About Lord Abbett Mutual Funds

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Private money management company Lord Abbett is one of the oldest such firms in the United States. The company's specialized approach to investing has resulted in its overseeing more than $87 billion in assets as of 2008. Because of Lord Abbett's reputation for providing quality service, its mutual funds are a favorite choice in the financial sector.

History

The Lord Abbett fund was one of the first mutual funds to be introduced to the market. It was created by Lord, Abbett & Co., and debuted in 1932 during the Great Depression.

Function

Lord Abbett mutual funds, like any other mutual funds, take a vast sum of money from multiple investors and invest that capital in a variety of stocks, bonds and other securities.

Identification

The company's portfolio of mutual funds is divided into eight categories, which are defined by an investment style or goal. These categories are value, growth, blend, international, strategic allocation, taxable income, municipal income and money market.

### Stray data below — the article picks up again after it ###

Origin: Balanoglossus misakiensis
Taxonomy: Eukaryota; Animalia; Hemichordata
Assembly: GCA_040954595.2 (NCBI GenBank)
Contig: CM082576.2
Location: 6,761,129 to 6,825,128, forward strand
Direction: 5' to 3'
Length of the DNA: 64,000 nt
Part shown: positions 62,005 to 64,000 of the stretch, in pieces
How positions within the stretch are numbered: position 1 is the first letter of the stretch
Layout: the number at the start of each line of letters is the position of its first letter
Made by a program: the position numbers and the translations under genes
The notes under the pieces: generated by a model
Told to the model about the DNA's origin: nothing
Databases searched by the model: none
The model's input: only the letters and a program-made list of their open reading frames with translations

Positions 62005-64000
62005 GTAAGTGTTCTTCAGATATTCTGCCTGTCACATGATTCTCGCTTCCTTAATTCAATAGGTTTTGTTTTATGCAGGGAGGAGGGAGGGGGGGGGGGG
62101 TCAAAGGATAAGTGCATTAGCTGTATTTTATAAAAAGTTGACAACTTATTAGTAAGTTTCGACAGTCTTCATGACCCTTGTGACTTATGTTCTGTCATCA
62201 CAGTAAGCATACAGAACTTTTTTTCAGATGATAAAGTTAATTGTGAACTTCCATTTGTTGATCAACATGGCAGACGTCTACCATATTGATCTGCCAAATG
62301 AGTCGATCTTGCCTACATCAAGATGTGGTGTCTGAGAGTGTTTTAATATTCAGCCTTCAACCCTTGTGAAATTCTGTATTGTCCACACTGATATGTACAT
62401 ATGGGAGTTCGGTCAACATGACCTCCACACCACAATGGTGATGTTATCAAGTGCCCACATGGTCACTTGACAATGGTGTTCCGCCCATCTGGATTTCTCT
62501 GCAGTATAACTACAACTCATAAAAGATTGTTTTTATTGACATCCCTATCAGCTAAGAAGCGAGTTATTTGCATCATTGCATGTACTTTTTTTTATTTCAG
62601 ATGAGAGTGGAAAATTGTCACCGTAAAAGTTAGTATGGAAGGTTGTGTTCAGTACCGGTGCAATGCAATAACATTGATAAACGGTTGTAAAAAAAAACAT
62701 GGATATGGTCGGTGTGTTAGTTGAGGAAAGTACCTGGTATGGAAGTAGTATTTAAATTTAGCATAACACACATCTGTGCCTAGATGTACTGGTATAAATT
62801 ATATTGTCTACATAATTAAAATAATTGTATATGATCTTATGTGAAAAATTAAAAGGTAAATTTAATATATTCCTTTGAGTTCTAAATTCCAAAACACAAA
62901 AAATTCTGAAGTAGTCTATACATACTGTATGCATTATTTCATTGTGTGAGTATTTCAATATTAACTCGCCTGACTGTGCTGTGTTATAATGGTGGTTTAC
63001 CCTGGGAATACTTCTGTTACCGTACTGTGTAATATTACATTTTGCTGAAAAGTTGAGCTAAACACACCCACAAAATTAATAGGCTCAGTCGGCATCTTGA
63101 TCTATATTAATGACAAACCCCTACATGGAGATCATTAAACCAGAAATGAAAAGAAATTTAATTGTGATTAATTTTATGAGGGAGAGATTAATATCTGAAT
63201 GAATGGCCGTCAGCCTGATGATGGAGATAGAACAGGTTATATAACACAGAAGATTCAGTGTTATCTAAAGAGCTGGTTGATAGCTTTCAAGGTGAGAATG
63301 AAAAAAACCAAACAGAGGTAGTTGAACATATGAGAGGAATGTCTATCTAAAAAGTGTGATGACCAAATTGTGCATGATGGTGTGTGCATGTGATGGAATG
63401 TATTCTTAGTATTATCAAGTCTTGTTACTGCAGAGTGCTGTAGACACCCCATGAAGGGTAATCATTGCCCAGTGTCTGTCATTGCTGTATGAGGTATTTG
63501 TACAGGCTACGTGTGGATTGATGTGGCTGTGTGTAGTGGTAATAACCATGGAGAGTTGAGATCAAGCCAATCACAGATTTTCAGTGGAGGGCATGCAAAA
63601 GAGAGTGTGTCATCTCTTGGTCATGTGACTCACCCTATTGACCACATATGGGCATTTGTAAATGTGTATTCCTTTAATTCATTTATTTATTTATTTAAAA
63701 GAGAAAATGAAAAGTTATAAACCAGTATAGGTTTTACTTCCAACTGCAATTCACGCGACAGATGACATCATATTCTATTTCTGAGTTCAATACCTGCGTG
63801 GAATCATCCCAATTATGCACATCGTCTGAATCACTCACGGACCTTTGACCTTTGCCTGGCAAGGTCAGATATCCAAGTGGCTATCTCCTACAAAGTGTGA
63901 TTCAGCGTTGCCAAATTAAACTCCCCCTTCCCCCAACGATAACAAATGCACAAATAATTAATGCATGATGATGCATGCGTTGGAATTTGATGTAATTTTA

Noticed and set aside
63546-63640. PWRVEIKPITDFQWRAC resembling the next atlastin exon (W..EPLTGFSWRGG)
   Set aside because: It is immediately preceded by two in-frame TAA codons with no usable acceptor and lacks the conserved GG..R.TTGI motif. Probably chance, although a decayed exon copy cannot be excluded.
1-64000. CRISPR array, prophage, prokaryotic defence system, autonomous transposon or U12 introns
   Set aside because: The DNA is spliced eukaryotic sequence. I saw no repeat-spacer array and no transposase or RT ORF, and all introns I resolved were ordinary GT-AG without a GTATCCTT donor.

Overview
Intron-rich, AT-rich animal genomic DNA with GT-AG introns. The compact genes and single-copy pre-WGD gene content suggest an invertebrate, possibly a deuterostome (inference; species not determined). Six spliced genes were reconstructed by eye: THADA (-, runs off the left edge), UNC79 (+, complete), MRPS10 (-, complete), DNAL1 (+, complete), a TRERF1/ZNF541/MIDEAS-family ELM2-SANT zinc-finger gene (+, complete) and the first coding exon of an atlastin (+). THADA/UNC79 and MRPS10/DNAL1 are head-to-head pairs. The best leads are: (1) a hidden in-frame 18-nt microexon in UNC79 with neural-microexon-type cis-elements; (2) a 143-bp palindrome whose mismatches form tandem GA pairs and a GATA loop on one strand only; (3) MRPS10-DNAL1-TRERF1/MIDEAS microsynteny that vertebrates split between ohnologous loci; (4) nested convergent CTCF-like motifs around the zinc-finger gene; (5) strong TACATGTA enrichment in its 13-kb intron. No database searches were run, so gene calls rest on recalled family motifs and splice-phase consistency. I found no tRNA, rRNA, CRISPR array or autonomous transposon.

Geography

Some mutual funds are dedicated to interests in one state, such as the Georgia Tax Free Trust. Several funds have their interests spread out among United States companies, like the Value Opportunities Fund that includes shares in HCC Insurance Holdings and the J.M. Smucker Company. And some of the mutual funds are dedicated to international interests, like the International Dividend Income Fund.

Achievements

One Lord Abbett mutual fund, the Developing Growth Fund, received the Lipper Fund Award for small-cap growth in April 2008. It placed first out of 477 other funds for its performance during a 3-year period.

Considerations

When getting an overview on how a Lord Abbett mutual fund is doing, the quote you receive represents its past performance and does not indicate how it may fare in the future. How it's currently performing might be better or worse than the figures that are given.

Warning

All investments related to the stock market involve risk. Lord Abbett mutual funds aren't insured by the FDIC or any other financial institution, and you stand the chance of losing both profits and your initial investment, depending on market conditions.

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